Chipotle's rain-check burritos may have just proven there is such a thing as a free lunch. The chain posted its first-ever quarterly loss Tuesday (the final tally came to $26 million in the red), and during the earnings call, executives were forced to acknowledge they'd overestimated the payoff that 25 million free burritos would have by just a teeny-tiny bit.
But as pros in situations like these, they tried to remain upbeat, announcing they'd already identified two new, hopefully more foolproof, strategies to lure customers back. The first is to put chorizo on the menu. The second is to introduce some sort of loyalty program — sort of the carnitas-and-guac version of Pavlovian conditioning. The executives outlined worrisome data they'd seen that suggests Chipotle is now hemorrhaging its "top, loyal customers." The number of people in this group who haven't stuck so much as a toe in a Chipotle for three full months is now 57 percent, up from 49 percent the last time they measured. The chain explained the rewards program would be temporary, aimed at getting people back in multiple times per week, and would hopefully give these erstwhile burrito-philes a reason to visit again.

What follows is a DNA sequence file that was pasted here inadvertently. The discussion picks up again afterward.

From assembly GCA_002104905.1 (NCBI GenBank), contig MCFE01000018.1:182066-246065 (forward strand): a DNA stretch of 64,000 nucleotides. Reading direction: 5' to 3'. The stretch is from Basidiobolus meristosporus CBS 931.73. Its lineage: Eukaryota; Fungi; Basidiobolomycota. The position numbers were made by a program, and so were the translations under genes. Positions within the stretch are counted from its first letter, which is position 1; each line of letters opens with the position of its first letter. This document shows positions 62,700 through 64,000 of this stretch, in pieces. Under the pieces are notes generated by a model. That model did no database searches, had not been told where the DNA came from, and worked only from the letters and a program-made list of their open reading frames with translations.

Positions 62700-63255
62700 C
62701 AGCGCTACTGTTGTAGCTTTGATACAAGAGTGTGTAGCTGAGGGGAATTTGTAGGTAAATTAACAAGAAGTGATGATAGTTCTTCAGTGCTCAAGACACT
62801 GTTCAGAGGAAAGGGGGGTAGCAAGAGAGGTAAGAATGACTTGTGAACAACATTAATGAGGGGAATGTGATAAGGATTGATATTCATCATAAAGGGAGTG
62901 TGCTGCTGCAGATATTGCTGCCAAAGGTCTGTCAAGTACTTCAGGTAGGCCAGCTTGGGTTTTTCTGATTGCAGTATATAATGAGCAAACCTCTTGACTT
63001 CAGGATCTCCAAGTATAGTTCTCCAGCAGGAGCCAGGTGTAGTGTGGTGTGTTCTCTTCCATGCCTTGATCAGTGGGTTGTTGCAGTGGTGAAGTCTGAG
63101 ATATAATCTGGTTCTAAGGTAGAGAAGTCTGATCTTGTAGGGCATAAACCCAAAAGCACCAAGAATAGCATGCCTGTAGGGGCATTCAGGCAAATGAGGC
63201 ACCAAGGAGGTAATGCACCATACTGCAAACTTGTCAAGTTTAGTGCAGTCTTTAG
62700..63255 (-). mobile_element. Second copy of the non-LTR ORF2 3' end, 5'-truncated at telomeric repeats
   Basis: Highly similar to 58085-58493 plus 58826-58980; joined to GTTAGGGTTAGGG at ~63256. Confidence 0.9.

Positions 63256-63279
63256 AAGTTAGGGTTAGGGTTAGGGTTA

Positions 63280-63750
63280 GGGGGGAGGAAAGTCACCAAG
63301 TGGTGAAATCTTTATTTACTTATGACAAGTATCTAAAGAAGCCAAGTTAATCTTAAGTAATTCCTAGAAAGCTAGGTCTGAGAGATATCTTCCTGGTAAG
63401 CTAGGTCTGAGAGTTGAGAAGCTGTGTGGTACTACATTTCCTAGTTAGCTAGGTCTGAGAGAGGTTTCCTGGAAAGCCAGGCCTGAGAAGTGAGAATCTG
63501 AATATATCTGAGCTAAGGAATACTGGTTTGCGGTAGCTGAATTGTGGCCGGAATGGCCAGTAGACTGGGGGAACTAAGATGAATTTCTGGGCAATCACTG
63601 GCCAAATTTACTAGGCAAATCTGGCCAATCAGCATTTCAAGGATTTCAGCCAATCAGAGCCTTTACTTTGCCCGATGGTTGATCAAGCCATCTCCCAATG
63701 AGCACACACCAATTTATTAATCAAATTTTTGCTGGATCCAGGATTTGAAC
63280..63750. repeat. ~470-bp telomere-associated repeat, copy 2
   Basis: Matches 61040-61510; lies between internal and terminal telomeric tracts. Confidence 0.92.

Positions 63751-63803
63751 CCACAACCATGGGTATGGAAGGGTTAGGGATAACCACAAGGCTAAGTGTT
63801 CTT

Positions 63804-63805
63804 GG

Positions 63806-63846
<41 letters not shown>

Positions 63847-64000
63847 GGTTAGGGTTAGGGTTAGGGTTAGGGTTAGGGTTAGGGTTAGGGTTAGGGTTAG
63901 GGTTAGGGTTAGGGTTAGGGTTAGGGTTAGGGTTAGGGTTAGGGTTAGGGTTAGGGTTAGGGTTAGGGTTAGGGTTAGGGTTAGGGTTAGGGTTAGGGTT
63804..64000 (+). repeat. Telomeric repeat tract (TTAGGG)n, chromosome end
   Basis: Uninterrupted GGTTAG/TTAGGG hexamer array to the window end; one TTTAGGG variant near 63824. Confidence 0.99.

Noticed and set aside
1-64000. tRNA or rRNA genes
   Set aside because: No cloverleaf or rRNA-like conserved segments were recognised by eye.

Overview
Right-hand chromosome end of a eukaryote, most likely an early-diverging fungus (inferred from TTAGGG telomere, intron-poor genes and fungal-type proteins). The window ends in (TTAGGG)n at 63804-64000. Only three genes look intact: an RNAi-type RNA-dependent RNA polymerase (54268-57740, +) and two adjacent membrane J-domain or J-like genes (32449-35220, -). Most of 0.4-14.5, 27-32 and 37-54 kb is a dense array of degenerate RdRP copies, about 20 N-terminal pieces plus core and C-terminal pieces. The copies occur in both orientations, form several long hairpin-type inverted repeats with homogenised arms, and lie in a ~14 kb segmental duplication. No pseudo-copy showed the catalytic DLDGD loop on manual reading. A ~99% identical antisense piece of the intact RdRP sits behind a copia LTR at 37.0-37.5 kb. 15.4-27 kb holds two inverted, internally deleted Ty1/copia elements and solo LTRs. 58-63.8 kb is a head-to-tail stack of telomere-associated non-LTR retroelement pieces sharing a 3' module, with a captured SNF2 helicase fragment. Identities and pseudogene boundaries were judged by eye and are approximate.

Chorizo is cheap, so that idea is probably fine, but the loyalty-program thing seems trickier. And chief development and creative officer Mark Crumpacker told investors the program is still so early in development that he couldn't even offer details on how it might work. So here's one idea: Now that Starbucks reward-program members are all hacked off as well, make a classy-looking gold card that entitles customers to a free Starbucks drink after every tenth visit. Then everybody wins.
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